Whether you’ve recently started your small business or have an established practice, learning to do business with the City of New York is crucial. Despite the challenges presented to all by the pandemic, the City has pushed forward, continuing to offer government jobs, beneficial resources and mentorship to these firms through the New York City’s Department of Small Business Services (“SBS”). QED National’s President and Founder Colleen Molter has collaborated with NYC SBS on many occasions, and most recently participated in a panel to help Minority and Women-owned Business Enterprises (“M/WBEs”) learn how to effectively conduct business with City of New York agencies.
Ultimately, success is found through quality of services and determination, enabling positive reputations to develop. If City certified M/WBEs provide quality services and consistently take advantage of opportunities to communicate their offerings with government clients, their chances of successfully doing business with the City increases. A great beginning step, Molter advised, is to search public contracts in your firm’s service area and identify potential prime contractor partners. Developing relationships with prime contractors can be your foot in the door with government agencies, especially when demonstrating the value you may bring. Another path is to attend virtual trade shows and bidders’ conferences; both are ways to connect with government agencies and potential industry partners and to learn about the specific needs and goals of clients and industry partners. The more actionable steps firms take toward inserting themselves within the NYC small business community, the better their chances become of developing these business opportunities.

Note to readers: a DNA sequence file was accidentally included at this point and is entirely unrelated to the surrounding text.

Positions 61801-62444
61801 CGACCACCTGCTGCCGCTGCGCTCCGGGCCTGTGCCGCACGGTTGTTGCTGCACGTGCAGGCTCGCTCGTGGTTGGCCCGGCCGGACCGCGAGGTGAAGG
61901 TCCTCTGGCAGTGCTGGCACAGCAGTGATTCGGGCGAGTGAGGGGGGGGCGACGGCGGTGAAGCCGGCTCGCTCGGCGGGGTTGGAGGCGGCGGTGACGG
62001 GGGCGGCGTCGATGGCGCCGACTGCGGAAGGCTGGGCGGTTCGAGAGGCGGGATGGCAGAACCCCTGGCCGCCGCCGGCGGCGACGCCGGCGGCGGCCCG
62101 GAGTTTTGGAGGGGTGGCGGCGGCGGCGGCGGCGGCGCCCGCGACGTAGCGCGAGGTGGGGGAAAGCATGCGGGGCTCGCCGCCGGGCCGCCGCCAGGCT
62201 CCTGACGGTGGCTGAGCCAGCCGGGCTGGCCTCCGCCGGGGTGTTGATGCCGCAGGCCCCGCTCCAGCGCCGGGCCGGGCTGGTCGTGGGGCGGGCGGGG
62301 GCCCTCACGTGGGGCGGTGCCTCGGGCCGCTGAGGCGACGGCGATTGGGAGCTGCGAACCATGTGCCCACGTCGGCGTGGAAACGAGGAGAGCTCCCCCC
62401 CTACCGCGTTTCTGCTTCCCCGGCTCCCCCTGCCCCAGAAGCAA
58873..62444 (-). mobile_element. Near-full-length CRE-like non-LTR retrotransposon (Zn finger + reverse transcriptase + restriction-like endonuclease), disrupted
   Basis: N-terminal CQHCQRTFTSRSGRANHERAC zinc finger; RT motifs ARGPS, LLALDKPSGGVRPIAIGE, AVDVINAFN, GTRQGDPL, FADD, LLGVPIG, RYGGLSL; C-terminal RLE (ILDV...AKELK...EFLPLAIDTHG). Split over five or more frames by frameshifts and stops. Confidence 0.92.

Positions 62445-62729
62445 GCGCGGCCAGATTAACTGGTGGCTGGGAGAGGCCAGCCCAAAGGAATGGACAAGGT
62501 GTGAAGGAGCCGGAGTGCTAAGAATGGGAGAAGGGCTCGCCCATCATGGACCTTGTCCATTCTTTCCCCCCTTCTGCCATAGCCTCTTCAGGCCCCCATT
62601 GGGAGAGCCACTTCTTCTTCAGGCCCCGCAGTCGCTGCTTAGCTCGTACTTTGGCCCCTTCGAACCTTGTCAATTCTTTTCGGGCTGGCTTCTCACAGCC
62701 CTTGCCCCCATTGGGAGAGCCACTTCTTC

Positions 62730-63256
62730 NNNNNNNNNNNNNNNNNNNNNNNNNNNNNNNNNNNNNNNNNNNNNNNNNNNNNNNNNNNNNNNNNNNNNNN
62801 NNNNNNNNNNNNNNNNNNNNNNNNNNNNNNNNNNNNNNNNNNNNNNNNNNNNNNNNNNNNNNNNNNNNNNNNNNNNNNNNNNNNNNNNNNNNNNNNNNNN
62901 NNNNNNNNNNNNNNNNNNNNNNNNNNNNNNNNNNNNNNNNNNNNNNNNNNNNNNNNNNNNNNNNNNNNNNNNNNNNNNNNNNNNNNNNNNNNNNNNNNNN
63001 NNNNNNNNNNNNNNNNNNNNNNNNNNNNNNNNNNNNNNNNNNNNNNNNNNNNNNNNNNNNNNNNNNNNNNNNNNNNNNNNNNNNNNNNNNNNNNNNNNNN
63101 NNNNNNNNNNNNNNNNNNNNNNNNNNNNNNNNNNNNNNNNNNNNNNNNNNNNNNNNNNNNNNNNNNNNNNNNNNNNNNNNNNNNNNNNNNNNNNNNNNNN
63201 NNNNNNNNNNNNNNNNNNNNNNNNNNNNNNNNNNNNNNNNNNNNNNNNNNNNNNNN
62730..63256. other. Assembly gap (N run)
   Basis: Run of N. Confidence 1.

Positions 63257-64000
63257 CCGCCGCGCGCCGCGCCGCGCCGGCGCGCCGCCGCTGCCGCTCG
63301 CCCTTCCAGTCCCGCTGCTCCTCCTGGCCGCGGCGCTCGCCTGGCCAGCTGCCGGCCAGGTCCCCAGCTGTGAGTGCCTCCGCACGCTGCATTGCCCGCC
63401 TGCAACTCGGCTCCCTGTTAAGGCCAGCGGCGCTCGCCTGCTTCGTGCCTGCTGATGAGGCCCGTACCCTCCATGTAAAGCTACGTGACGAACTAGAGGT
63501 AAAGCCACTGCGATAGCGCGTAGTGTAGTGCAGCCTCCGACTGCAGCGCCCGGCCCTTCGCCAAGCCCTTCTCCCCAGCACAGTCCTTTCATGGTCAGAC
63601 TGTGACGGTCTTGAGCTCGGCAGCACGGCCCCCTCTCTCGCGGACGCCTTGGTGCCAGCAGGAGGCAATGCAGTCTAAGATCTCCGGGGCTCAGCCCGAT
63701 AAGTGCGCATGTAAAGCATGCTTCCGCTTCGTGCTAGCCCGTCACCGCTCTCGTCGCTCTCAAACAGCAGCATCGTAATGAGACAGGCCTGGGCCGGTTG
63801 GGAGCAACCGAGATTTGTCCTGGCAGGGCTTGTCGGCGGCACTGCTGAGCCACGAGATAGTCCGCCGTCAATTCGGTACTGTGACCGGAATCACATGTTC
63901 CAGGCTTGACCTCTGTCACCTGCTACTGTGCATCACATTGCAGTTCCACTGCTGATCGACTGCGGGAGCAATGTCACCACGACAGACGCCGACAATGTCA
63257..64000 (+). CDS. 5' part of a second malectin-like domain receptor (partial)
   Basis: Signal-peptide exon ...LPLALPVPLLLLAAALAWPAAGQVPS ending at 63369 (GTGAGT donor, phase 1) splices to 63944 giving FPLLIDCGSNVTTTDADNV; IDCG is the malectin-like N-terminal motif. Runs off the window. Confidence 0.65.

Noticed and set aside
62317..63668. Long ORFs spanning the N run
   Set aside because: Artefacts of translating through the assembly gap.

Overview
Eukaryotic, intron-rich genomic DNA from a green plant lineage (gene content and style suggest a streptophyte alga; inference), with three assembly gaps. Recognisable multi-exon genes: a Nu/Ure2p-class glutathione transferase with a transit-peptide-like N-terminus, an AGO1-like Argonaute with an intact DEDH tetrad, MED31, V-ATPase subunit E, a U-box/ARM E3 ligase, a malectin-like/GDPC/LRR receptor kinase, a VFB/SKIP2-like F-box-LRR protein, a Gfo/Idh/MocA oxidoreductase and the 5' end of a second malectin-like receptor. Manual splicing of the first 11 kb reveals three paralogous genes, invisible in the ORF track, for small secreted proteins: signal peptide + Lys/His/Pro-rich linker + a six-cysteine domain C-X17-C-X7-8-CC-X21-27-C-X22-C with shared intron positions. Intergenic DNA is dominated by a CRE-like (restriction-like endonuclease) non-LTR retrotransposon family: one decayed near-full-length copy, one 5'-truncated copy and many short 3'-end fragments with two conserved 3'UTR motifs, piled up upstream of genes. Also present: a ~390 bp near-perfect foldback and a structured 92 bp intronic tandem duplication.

In addition to these recommendations, Molter spoke at length about her own journey as an information technology leader, doing business with the City of New York for nearly 28 years and cultivating lasting relationships with respected officers and executives at City of New York agencies. It takes confidence and strength, Molter said, to be a small business owner as times will not always be easy – but, if you’re able to stay the course and refuse to quit, success is imminent.
“Staying committed and remaining strong has never been more important,” Molter said, closing out her session, “New York needs us.”